Letter from the Editor

Salutations Populace of Dawson,

Lately, there has been a lot of negative news coverage about social networks. There is the death of Tyler Clementi, an 18 year old American whose suicide was triggered by his university roommate secretly webcasting his sexual activity. Then there were the photos of a gang rape at a Vancouver concert that went viral on Facebook. These extreme cases can be added to the numerous unreported cases of bullying that go on daily, causing distress and shame to many teenagers. Yet, no matter what negativity happens via social networks, people still keep on using them. If everyone on Facebook lived in one country, it would be the third most populous country in the world, after China and India.

Are social networks bad? There is no denying that there is a positive side to them, and can be the source of a lot of fun. But mostly, I feel that they are bad. Let’s take Facebook. For any respectable job you apply for, the company is liable to check your Facebook page to see how you portray yourself to the world. My friend, whose father is a lawyer at a big law firm, told me that her dad did not hire someone because of his Facebook pictures. Apparently, it did not matter that he graduated top of his class at McGill, or the experience he gained from his internships over the years; at least it didn’t after her dad saw him vomiting on a guitar via Facebook. For all of you social networkers, be careful what you post, because you never know who’s watching…

And it may not even have been this young lawyer’s fault. We’ve all left our Facebook open unwittingly in a public place where our “friends” can play practical jokes by adding embarrassing material. Yes, it might be funny at the time. But, have you ever had the parents of your friend email you saying to stop messing around with their child’s Facebook? Well I have, and let me tell you, the feeling is not pleasant.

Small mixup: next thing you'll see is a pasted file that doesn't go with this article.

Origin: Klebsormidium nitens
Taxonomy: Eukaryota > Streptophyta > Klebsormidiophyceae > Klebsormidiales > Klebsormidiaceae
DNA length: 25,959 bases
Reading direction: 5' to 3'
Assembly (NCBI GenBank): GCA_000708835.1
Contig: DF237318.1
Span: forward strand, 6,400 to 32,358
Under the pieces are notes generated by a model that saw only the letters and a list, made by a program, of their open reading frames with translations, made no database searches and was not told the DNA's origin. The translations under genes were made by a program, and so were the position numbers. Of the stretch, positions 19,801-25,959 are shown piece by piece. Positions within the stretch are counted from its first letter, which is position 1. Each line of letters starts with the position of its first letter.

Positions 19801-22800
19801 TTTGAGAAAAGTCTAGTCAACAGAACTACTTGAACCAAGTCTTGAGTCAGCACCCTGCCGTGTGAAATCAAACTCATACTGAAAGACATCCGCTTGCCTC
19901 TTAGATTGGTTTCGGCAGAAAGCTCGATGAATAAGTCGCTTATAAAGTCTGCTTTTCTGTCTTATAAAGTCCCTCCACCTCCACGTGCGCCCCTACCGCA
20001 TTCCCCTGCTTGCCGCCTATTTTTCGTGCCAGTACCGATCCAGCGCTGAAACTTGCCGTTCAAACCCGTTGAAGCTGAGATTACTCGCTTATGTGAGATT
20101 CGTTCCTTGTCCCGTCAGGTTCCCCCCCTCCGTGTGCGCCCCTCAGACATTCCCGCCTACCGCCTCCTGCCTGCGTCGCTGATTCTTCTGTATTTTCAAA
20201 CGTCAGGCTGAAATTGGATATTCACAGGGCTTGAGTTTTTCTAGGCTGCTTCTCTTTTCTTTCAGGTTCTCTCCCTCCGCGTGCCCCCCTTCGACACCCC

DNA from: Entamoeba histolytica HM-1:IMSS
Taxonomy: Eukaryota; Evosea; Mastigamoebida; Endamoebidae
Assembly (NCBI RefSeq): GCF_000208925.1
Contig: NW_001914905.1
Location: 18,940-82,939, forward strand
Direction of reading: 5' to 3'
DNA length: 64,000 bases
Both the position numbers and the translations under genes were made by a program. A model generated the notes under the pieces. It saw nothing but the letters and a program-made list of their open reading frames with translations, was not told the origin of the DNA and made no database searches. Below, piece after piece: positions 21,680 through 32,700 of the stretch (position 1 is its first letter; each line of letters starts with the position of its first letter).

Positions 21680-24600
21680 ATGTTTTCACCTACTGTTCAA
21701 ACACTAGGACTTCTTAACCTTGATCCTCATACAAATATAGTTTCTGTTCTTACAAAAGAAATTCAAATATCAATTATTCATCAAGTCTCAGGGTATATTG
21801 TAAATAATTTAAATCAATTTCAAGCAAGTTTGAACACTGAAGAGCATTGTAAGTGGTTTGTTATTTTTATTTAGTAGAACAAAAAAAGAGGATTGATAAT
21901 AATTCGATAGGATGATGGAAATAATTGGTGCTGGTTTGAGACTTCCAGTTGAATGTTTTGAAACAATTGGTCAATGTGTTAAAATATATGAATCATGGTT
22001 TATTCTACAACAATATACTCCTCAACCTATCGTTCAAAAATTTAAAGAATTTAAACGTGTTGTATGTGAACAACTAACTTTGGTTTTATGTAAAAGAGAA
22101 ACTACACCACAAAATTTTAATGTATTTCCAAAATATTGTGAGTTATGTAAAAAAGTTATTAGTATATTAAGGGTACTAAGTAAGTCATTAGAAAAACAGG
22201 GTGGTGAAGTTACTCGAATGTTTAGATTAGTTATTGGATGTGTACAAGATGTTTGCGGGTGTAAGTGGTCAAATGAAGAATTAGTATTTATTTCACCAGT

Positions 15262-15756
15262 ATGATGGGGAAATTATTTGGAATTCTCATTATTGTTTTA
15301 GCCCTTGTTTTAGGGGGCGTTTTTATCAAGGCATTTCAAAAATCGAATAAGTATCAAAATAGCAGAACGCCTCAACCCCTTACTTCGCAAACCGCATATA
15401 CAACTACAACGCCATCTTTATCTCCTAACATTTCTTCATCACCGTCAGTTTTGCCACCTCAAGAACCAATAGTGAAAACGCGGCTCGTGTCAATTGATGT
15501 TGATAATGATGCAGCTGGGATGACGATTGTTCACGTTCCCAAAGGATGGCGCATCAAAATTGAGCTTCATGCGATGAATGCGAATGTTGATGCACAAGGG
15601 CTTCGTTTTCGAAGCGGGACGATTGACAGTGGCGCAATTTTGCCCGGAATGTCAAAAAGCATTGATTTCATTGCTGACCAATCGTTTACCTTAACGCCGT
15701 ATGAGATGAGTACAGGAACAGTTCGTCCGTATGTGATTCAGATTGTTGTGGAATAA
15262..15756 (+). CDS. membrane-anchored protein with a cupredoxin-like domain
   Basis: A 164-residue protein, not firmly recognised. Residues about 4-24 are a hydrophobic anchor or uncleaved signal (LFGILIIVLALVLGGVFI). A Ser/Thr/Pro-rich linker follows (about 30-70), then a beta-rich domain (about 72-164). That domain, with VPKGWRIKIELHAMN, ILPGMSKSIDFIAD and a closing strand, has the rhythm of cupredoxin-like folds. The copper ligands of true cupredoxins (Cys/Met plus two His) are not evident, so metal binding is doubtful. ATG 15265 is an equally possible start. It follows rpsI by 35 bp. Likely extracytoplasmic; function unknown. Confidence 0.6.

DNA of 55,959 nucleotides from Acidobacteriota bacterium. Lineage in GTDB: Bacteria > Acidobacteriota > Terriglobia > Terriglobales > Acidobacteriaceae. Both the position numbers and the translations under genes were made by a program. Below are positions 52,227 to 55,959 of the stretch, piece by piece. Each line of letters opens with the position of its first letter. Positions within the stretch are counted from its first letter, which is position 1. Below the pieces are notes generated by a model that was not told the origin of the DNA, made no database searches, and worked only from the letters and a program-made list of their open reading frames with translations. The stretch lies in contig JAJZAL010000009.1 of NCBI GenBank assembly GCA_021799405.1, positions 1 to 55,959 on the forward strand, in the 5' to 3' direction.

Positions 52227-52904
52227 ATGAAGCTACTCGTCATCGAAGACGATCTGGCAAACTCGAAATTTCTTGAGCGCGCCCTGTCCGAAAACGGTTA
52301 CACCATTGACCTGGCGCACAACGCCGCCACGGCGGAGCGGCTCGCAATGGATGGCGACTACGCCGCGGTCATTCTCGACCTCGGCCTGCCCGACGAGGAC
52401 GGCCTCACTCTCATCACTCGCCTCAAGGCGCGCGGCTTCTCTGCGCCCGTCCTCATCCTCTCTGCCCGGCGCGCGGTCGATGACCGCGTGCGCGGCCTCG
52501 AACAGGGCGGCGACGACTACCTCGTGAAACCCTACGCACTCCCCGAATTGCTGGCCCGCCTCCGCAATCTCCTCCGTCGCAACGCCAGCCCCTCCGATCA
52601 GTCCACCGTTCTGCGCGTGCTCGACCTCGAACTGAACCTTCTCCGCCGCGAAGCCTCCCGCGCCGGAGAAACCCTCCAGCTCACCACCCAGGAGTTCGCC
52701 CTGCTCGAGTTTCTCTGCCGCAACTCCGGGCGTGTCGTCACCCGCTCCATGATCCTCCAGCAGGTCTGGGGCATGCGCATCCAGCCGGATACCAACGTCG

One more thing, social networks are addictive. I can honestly say that my first addiction in life has been Facebook. Not drugs, not cigarettes, not alcohol. No, Facebook! My addiction is so bad that I am now at the point where I sit in front of the screen waiting for something to happen. How is that healthy in any way? It’s not.

In its defense, people say, “I’ve reconnected with friends I haven’t seen in years.” My question is, have you really? Just because you’ve added a “friend” on Facebook doesn’t mean that you have reconnected with them. It just means that there is one more address on your computer list.

The bad truly outweighs the good. The misuse of social networks caused the suicide of Tyler Clementi, a quiet and shy boy who wanted to live his life privately. Facebook was used to further humiliate a young Vancouver girl who was drugged, gang-raped, and had the video of the rape broadcast for all of her school to see. The humiliation that these people went through cannot be described. So, let’s break our addiction to social networks and try to find something more useful to do with our time, like talk to somebody. . .

Stay classy Dawson…Word to your mothers!

Samuel Lavigne Schmidt




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